United Kingdom

The United Kingdom is a global center for litigation. A 2013 study by NERA Economic Consulting found that the UK has the highest liability costs (as a percentage of GDP) in Europe, and is trailed only by the United States and Canada globally among developed countries. In addition, liability costs in the UK have increased as much as 25% a year over the last five years – indicating a rapidly worsening litigation climate.

MasterCard succeeded in persuading the CAT to dismiss the case, based on the impossibility of determining similar damages for such a diverse class. The case is now in the appeals process.   

In dismissing the case, the judge released the £40 million funding agreement. The agreement showed that the funders stood to make at least 135 million pounds in return and as much as one billion pounds, with the size of their payment to increase, the lower the claimant take-up rate.  Basically, as written, the less the consumers benefitted, the more the funders did.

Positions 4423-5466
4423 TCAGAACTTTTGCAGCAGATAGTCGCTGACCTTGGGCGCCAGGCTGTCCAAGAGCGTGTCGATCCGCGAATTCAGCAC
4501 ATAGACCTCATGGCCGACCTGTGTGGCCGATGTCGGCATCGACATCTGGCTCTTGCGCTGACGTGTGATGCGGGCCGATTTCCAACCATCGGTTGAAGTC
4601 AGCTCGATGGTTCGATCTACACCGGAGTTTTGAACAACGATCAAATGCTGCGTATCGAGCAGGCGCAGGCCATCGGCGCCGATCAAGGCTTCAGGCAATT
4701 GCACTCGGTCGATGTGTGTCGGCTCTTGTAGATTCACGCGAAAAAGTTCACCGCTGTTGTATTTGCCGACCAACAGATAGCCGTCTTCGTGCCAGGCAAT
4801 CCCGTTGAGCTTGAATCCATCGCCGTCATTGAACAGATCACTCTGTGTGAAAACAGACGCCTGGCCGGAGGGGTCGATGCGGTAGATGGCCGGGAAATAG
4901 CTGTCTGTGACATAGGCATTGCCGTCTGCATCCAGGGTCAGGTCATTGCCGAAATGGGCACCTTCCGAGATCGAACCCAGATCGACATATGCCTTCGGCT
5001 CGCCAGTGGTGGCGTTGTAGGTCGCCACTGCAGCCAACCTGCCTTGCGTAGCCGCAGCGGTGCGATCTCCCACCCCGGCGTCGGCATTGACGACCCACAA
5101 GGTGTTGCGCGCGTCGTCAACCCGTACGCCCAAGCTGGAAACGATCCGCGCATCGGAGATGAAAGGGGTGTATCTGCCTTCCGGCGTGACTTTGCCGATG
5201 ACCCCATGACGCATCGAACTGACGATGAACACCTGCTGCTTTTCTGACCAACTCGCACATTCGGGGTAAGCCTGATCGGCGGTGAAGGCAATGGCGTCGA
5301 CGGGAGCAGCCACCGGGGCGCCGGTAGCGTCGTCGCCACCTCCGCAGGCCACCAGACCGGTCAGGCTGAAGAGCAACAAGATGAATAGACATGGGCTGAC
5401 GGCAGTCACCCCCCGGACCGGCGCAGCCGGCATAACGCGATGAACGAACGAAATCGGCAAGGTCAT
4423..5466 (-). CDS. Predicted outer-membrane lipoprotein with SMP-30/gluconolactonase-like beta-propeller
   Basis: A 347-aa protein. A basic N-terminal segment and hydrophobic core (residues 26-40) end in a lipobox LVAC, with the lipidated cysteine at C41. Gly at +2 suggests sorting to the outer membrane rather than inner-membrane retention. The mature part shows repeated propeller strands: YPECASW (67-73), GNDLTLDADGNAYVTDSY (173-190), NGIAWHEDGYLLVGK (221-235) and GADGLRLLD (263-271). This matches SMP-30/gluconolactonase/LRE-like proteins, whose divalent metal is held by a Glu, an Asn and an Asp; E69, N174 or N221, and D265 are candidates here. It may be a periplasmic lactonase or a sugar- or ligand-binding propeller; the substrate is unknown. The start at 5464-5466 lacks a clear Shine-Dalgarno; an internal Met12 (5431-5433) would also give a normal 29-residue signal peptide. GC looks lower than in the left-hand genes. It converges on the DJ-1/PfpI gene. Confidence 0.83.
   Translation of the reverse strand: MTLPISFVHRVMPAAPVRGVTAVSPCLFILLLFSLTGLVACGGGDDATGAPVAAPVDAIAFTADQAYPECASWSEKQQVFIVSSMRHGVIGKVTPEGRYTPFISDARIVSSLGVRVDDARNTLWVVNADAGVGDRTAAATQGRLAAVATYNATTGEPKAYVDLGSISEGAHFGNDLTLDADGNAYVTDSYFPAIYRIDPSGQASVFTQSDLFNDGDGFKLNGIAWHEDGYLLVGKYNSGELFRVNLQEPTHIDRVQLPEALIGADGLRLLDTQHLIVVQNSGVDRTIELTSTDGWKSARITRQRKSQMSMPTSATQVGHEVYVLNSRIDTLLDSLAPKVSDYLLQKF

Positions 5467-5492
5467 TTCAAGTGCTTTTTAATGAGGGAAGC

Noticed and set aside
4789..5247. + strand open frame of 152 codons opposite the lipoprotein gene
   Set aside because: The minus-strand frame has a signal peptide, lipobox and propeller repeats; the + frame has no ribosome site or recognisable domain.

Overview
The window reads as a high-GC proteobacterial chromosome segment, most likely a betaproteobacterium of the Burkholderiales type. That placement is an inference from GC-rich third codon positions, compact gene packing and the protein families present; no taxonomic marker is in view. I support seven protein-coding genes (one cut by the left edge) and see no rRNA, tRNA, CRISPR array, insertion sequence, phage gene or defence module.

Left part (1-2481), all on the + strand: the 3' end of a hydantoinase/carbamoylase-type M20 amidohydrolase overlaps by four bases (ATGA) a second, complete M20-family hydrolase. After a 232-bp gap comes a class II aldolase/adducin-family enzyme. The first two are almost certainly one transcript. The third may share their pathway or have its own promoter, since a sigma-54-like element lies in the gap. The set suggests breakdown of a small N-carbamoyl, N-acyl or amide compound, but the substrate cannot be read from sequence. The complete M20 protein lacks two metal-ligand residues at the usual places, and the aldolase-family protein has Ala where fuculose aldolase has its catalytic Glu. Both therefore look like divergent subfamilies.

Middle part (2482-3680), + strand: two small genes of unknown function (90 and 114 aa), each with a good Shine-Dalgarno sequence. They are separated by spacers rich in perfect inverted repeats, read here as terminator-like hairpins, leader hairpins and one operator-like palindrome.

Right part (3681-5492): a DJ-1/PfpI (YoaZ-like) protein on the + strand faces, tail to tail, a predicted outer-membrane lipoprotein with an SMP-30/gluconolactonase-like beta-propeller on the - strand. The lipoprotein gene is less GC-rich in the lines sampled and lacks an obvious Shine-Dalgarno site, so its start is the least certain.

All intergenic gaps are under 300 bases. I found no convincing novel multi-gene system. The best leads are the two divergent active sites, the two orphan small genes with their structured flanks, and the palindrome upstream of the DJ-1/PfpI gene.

There is no real regulation of TPLF in the UK that would protect from consumers from such injustices. Certain TPLF providers, with the support of the Civil Justice Council, launched a voluntary code of conduct in November 2011, but the code is fundamentally flawed.

The code is voluntary and applies only to a few funders (there are 25 or so operating in the UK) who are members of the Association of Litigation Funders of England and Wales. The only consequence of breaching the funders’ code is potential expulsion from that association; the funder remains free to continue financing litigation. It also leaves funders free to influence settlement decisions and to choose whether to fund litigants' exposure to adverse costs orders. In short, the code fails to provide sufficient safeguards against the risks associated with third party litigation funding. 

Overall, the UK civil justice system lacks the necessary safeguards to protect both businesses and consumers from abuses of the civil justice system. The British government has previously refused to regulate TPLF, seeing it as a nascent industry. There is now ample evidence that the TPLF industry is a financial force of its own (the Financial Times reported that UK funders have over £10 billion in assets) and carries significant risks for the British justice system. 

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